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AMS 311, Probability Theory

Catalog Description: Probability spaces, random variables, moment generating functions, algebra of expectations, conditional and marginal distributions, multivariate distributions, order statistics, law of large numbers.

Prerequisite: AMS 301 and 310 

Co-prerequisiteAMS 261 or MAT 203 or 205

3 credits

Required Textbook for Summer 2023:
"Introduction to Probability" by Mark Daniel Ward and Ellen Gundlach, second printing, W.H. Freeman and Company; 2016; ISBN: 978-0-7167-7109-8

Required Textbook for Fall 2023:
"A First Course in Probability" by Sheldon Ross, 10th Edition, 2018, Pearson Publishing; ISBN 978-0134753119

Actuarial Exam: The material in this course is the basis of the first actuarial exam, Exam P, of the Society of Actuaries AMS 410 is a review course for Exam P, in which the material in AMS 311 is revisited in the form of practice questions for Exam P. For more details about actuarial preparation at Stony Brook see Actuarial Program 

1.  Probability Spaces  –  3 class hours.
2.  Conditional probability and independence –  4 class hours.
3.  Random Variables; Special Distributions – 6 class hours.
4.  Expectation – 4 class hours.
5.  Joint Distributions – 4 class hours.
6.  Conditional Distributions – 3 class hours.
7.  Covariance and correlations – 2 class hours.
8.  Moment Generating Functions – 3 class hours.
9.  Transformation of variables – 4 class hours.
10. Order Statistics – 2 class hours.
11. Law of Large Numbers – 3 class hours.

Learning Outcomes for AMS 311, Probability Theory

1.) Demonstrate an understanding of core concepts of probability theory and their use in applications:
      * experiments, outcomes, sample spaces, events, and the role of set theory in probability;
      * the axioms of probability and the theorems and their consequences;
      * using counting principles to calculate probabilities of events in sample spaces of equally likely outcomes;
      * independence and disjointness;
      * conditional probability;
      * the law of total probability and Bayes. law;
      * the method of conditioning to solve problems;
      * Markov chains and associated conditioning arguments.

2.) Demonstrate an understanding of the theory of random variables and their applications: 
      * the difference between discrete random variables, continuous random variables, and random variables with hybrid distributions;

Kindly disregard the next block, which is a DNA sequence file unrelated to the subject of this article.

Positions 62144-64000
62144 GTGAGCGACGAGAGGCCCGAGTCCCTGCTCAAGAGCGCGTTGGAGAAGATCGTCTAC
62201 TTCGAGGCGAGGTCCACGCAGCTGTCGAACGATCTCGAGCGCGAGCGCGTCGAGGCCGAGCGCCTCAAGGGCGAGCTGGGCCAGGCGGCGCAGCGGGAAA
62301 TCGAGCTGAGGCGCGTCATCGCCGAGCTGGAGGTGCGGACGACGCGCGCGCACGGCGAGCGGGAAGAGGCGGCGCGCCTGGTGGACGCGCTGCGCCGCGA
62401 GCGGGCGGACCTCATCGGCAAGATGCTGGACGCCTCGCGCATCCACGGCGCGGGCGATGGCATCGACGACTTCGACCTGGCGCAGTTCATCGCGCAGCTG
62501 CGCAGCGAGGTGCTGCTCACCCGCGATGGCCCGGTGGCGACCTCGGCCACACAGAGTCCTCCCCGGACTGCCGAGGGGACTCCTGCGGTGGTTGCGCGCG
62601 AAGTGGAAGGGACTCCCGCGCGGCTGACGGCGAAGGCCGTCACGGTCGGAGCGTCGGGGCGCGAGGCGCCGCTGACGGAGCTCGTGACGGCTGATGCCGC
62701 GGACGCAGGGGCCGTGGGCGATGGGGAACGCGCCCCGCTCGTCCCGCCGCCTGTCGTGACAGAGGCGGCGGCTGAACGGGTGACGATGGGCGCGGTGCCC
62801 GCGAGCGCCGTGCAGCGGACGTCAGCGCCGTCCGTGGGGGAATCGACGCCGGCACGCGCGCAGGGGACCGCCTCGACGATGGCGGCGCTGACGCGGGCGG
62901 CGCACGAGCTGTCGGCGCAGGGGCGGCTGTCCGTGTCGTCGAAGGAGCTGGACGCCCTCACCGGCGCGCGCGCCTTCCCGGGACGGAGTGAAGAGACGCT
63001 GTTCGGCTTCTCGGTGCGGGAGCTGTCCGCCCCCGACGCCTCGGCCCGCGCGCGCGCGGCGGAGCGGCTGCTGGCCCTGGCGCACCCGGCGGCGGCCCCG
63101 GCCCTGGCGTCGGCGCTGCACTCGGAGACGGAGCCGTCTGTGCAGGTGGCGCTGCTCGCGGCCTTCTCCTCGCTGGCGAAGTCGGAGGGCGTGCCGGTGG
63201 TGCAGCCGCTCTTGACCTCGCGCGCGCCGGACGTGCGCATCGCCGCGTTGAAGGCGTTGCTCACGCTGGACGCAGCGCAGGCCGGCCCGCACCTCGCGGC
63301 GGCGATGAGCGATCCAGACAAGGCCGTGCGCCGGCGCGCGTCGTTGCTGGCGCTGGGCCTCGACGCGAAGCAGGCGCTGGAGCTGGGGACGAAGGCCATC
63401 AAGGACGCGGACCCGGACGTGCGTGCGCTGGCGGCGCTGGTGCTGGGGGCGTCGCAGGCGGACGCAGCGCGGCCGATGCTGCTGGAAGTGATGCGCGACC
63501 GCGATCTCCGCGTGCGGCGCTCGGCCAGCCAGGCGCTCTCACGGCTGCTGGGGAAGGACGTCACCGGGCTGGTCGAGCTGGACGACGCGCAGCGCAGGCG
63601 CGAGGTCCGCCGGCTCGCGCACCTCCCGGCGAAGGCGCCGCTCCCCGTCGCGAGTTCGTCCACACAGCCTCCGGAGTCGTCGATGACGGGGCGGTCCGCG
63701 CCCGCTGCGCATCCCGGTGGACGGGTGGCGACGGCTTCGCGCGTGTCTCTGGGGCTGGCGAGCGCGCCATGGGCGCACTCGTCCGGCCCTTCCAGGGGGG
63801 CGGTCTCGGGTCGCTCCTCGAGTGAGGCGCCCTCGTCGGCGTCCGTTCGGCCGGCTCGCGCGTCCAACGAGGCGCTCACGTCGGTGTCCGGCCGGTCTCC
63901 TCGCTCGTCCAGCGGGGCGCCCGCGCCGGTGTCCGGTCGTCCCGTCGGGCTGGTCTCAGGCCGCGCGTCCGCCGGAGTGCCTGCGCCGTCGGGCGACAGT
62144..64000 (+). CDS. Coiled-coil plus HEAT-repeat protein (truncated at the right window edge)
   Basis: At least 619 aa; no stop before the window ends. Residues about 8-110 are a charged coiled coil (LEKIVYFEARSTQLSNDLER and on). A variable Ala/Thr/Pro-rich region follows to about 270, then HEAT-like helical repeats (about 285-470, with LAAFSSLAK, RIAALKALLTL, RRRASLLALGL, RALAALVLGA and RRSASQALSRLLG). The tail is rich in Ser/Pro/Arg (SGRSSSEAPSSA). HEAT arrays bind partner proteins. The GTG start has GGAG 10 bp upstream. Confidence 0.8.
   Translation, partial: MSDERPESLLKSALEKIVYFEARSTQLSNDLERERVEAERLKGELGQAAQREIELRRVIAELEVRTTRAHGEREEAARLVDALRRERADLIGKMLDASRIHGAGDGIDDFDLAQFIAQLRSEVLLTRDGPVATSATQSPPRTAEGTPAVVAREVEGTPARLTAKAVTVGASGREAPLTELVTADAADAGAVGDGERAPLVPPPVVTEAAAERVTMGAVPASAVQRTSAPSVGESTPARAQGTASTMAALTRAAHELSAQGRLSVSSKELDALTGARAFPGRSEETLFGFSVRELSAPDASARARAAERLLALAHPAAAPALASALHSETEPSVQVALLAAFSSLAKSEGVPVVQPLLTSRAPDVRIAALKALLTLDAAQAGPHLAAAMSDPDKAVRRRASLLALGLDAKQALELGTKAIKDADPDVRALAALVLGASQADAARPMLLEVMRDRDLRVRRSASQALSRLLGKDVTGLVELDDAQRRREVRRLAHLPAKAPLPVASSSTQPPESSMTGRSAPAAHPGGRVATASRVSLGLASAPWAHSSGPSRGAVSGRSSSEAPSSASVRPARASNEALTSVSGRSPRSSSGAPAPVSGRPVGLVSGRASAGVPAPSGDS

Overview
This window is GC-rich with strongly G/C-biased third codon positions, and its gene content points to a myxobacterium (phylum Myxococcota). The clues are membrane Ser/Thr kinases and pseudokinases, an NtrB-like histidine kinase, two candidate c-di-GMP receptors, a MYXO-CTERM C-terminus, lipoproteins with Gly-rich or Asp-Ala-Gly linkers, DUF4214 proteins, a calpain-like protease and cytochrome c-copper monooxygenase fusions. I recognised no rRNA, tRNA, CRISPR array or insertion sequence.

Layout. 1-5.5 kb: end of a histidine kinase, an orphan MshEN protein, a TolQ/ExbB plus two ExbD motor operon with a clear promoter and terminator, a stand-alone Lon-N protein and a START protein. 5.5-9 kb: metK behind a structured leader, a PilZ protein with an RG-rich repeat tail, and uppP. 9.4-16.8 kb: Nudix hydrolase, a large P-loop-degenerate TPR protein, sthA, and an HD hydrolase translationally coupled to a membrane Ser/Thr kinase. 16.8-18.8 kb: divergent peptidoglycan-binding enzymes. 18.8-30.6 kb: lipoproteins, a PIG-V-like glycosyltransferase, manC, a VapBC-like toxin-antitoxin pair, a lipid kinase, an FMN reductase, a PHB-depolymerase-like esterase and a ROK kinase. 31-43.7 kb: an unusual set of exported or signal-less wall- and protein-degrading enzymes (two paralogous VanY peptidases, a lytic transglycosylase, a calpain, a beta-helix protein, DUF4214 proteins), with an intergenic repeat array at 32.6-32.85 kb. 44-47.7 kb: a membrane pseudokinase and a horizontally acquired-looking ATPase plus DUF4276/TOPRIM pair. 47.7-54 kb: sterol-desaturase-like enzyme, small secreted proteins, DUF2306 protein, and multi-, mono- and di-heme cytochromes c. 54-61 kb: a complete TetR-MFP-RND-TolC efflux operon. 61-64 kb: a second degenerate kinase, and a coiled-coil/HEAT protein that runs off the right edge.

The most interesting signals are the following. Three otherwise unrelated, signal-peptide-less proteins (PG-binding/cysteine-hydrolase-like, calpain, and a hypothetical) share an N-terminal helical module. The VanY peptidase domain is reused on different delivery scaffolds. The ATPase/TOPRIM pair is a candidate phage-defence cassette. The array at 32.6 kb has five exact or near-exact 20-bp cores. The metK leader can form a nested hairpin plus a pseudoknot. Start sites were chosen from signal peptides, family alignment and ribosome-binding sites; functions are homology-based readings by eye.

* cumulative distribution functions and their properties;
      * probability mass functions for discrete random variables and computations to evaluate probabilities;
      * properties of commonly used discrete distributions, such as binomial, geometric, Poisson, and hypergeometric distributions;
      * probability density functions, computing them from cumulative distribution functions, and vice versa; 
        properties of commonly used density functions, such as uniform, exponential, gamma, beta, and normal densities;
        means, variances, and higher moments of random variables, and their properties;
        connections and differences between different distribution functions, e.g., normal approximation to binomial, Poisson approximation to binomial, and the difference between binomial and hypergeometric;
        * Markov and Chebyshev inequalities and utilizing them to give bounds and estimates of probabilities.

3.) Demonstrate an understanding of the theory of jointly distributed random variables and their applications:
        computations with joint distributions, both for discrete and continuous random variables;
        computations with joint density functions and conditional density functions;
        conditional expectation and conditioning arguments in computations involving two or more random variables;
        computations with the bivariate normal distribution, the t-distribution, and chi-squared distributions, order statistics;
        applying indicator random variables to compute expectations;
        using moment generating functions in solving problems with sums of independent random variables;
        the weak and strong laws of large numbers;
        applying the central limit theorem in estimating probabilities.